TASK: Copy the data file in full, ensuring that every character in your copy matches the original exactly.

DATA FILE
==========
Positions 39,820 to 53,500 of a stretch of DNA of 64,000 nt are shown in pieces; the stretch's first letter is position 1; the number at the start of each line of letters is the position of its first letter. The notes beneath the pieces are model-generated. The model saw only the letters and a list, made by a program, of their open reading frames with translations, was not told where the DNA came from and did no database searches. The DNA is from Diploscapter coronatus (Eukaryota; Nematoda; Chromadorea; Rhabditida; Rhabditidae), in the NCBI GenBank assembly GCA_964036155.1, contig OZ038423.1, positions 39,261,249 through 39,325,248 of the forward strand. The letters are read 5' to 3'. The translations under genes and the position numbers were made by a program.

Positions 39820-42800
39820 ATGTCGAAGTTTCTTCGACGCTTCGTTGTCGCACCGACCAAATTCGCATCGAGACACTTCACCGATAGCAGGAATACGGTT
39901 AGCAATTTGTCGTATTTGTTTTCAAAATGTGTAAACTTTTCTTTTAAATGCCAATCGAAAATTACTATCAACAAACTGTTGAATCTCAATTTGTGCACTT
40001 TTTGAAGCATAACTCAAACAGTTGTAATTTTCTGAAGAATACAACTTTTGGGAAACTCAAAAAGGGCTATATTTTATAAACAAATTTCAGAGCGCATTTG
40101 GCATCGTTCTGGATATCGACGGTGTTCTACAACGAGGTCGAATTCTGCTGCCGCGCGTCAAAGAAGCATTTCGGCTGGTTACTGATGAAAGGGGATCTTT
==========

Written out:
Positions 39,820 to 53,500 of a stretch of DNA of 64,000 nt are shown in pieces; the stretch's first letter is position 1; the number at the start of each line of letters is the position of its first letter. The notes beneath the pieces are model-generated. The model saw only the letters and a list, made by a program, of their open reading frames with translations, was not told where the DNA came from and did no database searches. The DNA is from Diploscapter coronatus (Eukaryota; Nematoda; Chromadorea; Rhabditida; Rhabditidae), in the NCBI GenBank assembly GCA_964036155.1, contig OZ038423.1, positions 39,261,249 through 39,325,248 of the forward strand. The letters are read 5' to 3'. The translations under genes and the position numbers were made by a program.

Positions 39820-42800
39820 ATGTCGAAGTTTCTTCGACGCTTCGTTGTCGCACCGACCAAATTCGCATCGAGACACTTCACCGATAGCAGGAATACGGTT
39901 AGCAATTTGTCGTATTTGTTTTCAAAATGTGTAAACTTTTCTTTTAAATGCCAATCGAAAATTACTATCAACAAACTGTTGAATCTCAATTTGTGCACTT
40001 TTTGAAGCATAACTCAAACAGTTGTAATTTTCTGAAGAATACAACTTTTGGGAAACTCAAAAAGGGCTATATTTTATAAACAAATTTCAGAGCGCATTTG
40101 GCATCGTTCTGGATATCGACGGTGTTCTACAACGAGGTCGAATTCTGCTGCCGCGCGTCAAAGAAGCATTTCGGCTGGTTACTGATGAAAGGGGATCTTT